Wrong Number at the White House

Call me a worrywart or crazy, but last week while President Donald Trump was dropping tweet bombs at North Korea and digs at China I was wondering if Easter Sunday was going to be the second coming of Jesus for Christians. Or possibly a nuclear blast for those in Secularland. As I watched tensions ratchet up on various news feeds, I wondered why everyone else seemed so relaxed. Denial? Nerves of steel? Too busy buying last minute chocolate bunnies and pastel eggs? Whatever, I was minorly freaked.
Deciding civic action would be the best antidote, I tried to call state representatives. Quickly, I remembered — never on Saturday. I did the next logical thing. I went to the internet brain trust, Google, to look up how citizens can communicate direct feedback to the president and administration at the White House (the real White House, not the “winter” one in Florida.) Checking out the options, I decided to send an email known as Method 3, noting the encouraging statement: “Democrat or Republican, Windows or Macintosh, email is bipartisan all the way!” Even though it didn’t mention independents, I assumed transpartisan was welcome. It wasn’t like I was asking for a respectful bathroom experience or anything.

Using the first address, comments@whitehouse.gov, I wrote a simple note: Dear President Trump and advisors, Please immediately stop the threat against North Korea, which is escalating tensions and creating a perfect storm for a nuclear crisis. This is risking the lives of many people in South Korea, creating the opportunity for a larger scale war, and escalating the possibilities of retaliation against other countries in the region, and America and its citizens. Thank you, Deb S., Vermont. The address didn’t work and the email got stuck in my outbox. Then I tried the other address listed, president@whitehouse.gov, and had the same problem. Apparently bipartisanship wasn’t really a factor. I had hit some kind of tech wall, perhaps not unlike the quasi-real wall about to be built on the southern border whose message is: “You can’t get in and we don’t want to hear about it.” Or maybe the new administration didn’t just take down information on the whitehouse.gov website about civil rights, the environment, etc. Maybe the information only flows one way these days, 140 characters at a time.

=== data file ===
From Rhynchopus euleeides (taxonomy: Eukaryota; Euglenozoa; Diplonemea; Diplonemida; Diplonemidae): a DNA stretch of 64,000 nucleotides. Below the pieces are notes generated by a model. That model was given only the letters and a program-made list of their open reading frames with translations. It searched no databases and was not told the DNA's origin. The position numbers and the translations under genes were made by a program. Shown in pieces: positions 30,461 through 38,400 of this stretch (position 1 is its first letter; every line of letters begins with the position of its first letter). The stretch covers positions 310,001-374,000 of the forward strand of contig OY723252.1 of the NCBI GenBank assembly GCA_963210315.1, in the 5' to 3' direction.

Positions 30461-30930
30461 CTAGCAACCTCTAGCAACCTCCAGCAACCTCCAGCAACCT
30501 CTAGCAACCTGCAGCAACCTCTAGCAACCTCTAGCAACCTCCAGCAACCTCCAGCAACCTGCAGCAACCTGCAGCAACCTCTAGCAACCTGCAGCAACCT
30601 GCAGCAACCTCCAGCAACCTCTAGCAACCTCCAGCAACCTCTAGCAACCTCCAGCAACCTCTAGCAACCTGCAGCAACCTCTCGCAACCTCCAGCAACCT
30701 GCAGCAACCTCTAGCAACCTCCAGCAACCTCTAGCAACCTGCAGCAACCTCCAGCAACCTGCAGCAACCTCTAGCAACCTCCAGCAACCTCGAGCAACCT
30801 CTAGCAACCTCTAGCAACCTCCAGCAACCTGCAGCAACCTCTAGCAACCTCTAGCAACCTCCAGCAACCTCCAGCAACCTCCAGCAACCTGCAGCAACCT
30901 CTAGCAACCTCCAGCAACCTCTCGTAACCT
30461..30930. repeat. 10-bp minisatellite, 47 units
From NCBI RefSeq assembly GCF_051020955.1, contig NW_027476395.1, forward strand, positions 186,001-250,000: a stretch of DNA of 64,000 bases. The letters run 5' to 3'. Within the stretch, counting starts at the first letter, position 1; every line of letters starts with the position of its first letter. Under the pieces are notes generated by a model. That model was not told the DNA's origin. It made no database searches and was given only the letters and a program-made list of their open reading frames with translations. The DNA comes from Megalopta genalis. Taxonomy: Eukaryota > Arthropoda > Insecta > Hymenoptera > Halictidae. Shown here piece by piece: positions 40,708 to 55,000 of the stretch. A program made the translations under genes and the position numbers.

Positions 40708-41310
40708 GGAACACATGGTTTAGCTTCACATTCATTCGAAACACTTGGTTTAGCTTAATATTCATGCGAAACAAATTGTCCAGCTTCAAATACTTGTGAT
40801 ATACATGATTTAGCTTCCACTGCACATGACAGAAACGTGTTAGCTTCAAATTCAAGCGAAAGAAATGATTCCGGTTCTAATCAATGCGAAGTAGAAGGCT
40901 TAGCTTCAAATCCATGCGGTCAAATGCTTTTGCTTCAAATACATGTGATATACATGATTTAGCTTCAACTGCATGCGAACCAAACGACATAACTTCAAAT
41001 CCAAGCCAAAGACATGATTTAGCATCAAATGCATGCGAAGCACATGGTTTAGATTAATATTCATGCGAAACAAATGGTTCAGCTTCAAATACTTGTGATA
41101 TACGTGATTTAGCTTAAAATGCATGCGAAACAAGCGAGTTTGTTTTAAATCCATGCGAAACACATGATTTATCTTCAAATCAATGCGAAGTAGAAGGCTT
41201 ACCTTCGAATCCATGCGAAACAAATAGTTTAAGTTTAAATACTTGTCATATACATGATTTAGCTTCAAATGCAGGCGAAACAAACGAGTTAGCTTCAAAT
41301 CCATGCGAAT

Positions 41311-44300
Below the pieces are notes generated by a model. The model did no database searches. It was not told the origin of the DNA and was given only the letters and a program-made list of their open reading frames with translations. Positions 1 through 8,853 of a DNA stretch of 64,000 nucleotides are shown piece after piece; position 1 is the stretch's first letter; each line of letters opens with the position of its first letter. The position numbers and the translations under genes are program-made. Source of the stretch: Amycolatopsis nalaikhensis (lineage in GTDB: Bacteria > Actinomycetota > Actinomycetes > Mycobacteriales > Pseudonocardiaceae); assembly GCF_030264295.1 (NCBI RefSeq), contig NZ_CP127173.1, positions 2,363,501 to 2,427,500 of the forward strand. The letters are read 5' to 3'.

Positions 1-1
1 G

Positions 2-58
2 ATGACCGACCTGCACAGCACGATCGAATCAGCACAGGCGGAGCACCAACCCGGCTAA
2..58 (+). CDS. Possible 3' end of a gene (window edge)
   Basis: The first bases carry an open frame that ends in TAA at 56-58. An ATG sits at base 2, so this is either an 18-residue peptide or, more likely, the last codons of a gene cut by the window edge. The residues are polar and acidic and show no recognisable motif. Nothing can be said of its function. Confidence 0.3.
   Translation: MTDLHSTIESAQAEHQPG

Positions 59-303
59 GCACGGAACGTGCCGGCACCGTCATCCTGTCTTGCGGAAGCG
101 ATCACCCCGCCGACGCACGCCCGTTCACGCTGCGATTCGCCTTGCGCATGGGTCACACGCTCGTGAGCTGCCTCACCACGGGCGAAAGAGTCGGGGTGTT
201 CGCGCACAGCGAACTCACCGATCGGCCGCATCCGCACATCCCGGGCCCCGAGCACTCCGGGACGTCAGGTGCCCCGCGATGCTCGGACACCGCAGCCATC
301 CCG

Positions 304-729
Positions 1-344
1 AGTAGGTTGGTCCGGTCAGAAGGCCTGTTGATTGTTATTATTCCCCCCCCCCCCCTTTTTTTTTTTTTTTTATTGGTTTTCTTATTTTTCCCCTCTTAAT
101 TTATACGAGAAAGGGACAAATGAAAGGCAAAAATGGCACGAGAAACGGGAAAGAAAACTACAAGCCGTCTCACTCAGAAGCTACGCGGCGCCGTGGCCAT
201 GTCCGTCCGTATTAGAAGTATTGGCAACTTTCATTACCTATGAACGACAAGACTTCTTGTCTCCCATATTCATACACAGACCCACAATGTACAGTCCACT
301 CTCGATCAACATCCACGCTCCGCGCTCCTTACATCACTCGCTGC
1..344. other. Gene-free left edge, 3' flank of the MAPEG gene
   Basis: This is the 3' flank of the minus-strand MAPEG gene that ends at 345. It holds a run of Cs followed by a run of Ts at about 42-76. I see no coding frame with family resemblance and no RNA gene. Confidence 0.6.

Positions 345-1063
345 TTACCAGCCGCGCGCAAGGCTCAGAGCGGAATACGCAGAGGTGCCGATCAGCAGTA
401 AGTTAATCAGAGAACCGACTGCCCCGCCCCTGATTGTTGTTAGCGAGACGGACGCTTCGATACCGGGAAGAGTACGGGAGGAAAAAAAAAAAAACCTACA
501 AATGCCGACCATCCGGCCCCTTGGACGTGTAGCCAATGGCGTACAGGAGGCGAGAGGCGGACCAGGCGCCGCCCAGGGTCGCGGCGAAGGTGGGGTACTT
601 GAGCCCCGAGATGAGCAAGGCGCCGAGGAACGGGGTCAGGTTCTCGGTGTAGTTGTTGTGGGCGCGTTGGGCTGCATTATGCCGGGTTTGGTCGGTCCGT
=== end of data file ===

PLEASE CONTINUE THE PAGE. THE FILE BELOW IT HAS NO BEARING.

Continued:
Always one to persist, I decided to try Method 4 and call. The first number gave me a similar voicemail message as the state representatives, call Monday to Friday, 9 to 4. I tried the second number provided, the White House switchboard. The woman who answered could have been a fresh hire and post-United Airlines’ employee (or maybe Kellyanne Conway got re-assigned?). Let’s just say neither customer or service were in her vocabulary. Her barely civil tone turned to icy impatience when I tried to explain the purpose of my contact, and she replied frostily: “You have the WRONG number.” I held back two retorts: “Well, it was listed on the contact website,” and “No, we have the WRONG president!”

Now it’s post-Easter weekend. At some point in the fray, while tweeting threats to North Korea and China, President Trump recounted the story of his authorization to bomb Syria in a Fox News interview. He had been having dinner with the Chinese president at the “winter White House” (Mar-a-Lago) and was gushing about the most beautiful piece of chocolate cake he had ever seen. However, in the interview, he said he had authorized the bombing of Iraq and had to be corrected by the interviewer: “You mean Syria.” Oh, yes, Syria. (So many bombs, so little time. Or in golfing parlance: Fore!) Thank goodness that cake was memorable.

As for me and my alter ego, Chicken Little, I was too busy to check any news feeds today. And honestly? I needed a break. Whether I was appropriately concerned or not, one thing is clear. There was no getting a peep into the White House. Maybe, I should have tried Florida after all. Or just called the switchboard back and ordered some of that Mar-a-Lago chocolate cake, given I’ve already paid for it. Ah, the sweet life of Making America Bake Again, while not mentioning the consequences of war acts with any sense of gravity and responsibility. How “da bomb” is that?

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